The winter season is not without its controversies, the biggest of which is surely whether or not Die Hard is a Christmas movie or not, a point plenty of people will happily argue over to their last breath—you’ve got to love the internet.
As far as I’m concerned, there’s no argument. It’s definitely a Christmas movie, just with more action and a prettier Santa.
However, those who are against Die Hard being entered into the Christmas movie hall of fame argue that to qualify as a true Christmas movie, a movie should have a ‘Christmassy’ theme throughout.
The core of the movie should reflect the values associated with Christmas (which apparently doesn’t include liberating the oppressed hostages from Nakatomi Plaza). Just because a movie takes place at Christmas, that isn’t enough to make it a Christmas movie.
When it comes to cold sales, we all know there’s important content we should include in our outreach. We need to offer value. We need to try and start a conversation. However, you cannot just slap a half-baked value prop in your email and say that makes it a ‘value-packed’ email.
You can’t just stick ‘Let me know what you think’ at the end of your message and say you’re engaging with your prospect. These are critical points and should form the foundation of your entire message.
Is your email a Christmas email? Or is it just sent at Christmas? Yippee-ki-yay indeed.
Lesson: Don’t just pay lip-service to value and engagement; make them the core of your message.
Bonus: For more tips on creating a compelling message, check out our resource of 20 email outreach templates.
The elf who wrapped all the presents
Who first thought of the idea of wrapping presents? Who said, “You know what will make this pair of socks even better? Wrapping them in shiny novelty paper!”
I don’t know who, but they were a genius. Wrapped presents are mysteries, building anticipation and making the whole process more exciting, transforming the dull to the extraordinary.
How you frame and position your product or service is critical. Plenty of great businesses offered a valuable product but ended up failing because they didn’t know how to wrap that product up in a pretty bow.
Unfortunately, it takes a little bit more than some cheap paper to properly frame your offer. First of all, you’ll need to consider your audience and what matters most to them. Remember our first story: do they want a real Christmas tree, or do they want a plastic one? Once you know what’s important to them, you need to make sure your messaging emphasizes the benefits that your prospects actually care about.
It’s the difference between a car with a 968 hp, and the most powerful Ferrari on the road that will leave everyone else in the dust.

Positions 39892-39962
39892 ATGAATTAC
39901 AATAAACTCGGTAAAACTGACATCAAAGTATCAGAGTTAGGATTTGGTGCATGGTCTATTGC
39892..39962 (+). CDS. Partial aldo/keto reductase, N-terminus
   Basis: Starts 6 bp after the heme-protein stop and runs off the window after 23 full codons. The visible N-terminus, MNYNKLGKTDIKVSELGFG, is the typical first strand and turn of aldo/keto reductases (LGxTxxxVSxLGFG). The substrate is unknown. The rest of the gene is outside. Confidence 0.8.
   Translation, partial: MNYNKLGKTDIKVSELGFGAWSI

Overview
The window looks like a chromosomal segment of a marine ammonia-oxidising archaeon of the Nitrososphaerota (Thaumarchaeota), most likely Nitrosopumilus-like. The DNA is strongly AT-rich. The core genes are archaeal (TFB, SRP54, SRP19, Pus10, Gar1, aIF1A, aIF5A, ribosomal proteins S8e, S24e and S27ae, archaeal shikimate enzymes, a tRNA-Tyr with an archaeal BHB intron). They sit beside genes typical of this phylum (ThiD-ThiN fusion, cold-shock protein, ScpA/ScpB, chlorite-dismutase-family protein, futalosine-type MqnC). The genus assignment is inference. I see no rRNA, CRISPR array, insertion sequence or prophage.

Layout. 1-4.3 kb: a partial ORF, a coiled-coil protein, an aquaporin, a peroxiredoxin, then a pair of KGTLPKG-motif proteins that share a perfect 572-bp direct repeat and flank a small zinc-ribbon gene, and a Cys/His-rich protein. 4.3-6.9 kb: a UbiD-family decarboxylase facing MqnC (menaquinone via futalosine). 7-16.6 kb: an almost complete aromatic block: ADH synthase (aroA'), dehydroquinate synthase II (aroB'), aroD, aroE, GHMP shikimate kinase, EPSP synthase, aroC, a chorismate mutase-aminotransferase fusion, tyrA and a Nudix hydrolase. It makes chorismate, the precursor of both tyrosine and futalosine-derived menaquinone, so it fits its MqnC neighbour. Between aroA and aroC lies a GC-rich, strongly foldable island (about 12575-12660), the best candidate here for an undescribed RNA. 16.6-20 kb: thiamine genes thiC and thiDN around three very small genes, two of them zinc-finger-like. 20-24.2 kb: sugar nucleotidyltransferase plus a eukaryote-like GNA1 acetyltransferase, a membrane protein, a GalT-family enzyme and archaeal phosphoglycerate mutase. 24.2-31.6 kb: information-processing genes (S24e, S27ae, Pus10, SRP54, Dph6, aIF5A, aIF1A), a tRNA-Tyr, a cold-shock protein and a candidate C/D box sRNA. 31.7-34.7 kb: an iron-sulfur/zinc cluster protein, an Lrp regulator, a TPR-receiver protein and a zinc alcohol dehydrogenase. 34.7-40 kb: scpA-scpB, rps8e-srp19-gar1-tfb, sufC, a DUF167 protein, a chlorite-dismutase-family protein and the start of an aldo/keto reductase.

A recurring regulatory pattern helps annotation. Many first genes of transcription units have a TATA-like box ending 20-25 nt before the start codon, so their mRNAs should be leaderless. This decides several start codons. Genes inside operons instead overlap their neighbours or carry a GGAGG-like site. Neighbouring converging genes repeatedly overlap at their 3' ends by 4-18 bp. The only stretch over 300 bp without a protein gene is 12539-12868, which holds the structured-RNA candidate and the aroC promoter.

Both statements are accurate, both refer to the same car, but one creates a much more appealing image to the right person. One offer is plain, the other is wrapped up in its benefits.
Lesson: Wrap up your sales messaging to be as appealing as possible to your prospect
The dad who tried cooking the turkey in a microwave
Even if you’re the biggest scrooge who hates everything to do with Christmas, I guarantee there’s someone who hates it more: Turkeys. They don’t have it easy this time of year, what with being the meal of choice for both Thanksgiving and Christmas.
Still, if you’ve ever been the one responsible for cooking that turkey on December 25th, you’ll know there’s a lot of pressure to get it right. No matter how many Youtube videos you watch, cooking a turkey with all the trimmings isn’t something you can just throw together. To get it right, you need to prepare, and you need plenty of time.
With all the advice out there, it’s easy to think that anyone can put a winning sales email together in a couple of minutes, then sit back and watch the orders roll in. Unfortunately, reality doesn’t work that way.
First, you need to prepare. You need to know your customers so well that you can say what keeps them awake at night. Even when you’ve got all the ingredients ready, you still need to give it time. The best turkey is still going to leave a seriously bad taste if it’s served half-cooked.
It doesn’t matter if your offer is perfect for your prospect, they’re not going to buy anything from a stranger. Especially for big-ticket items, people need to establish trust before they hand over their hard-earned money. Build your outreach campaign around engaging with your prospect, nurturing them and building a genuine relationship.
Lesson: Cold sales takes time and preparation to get the best results.
The traditions that made Christmas
We’ve already talked a lot about some of the Christmas traditions. Whether it’s having the perfect tree in the corner of your living room, watching Die Hard with your friends, or a turkey dinner that’ll feed a small city, we all have traditions that we look forward to.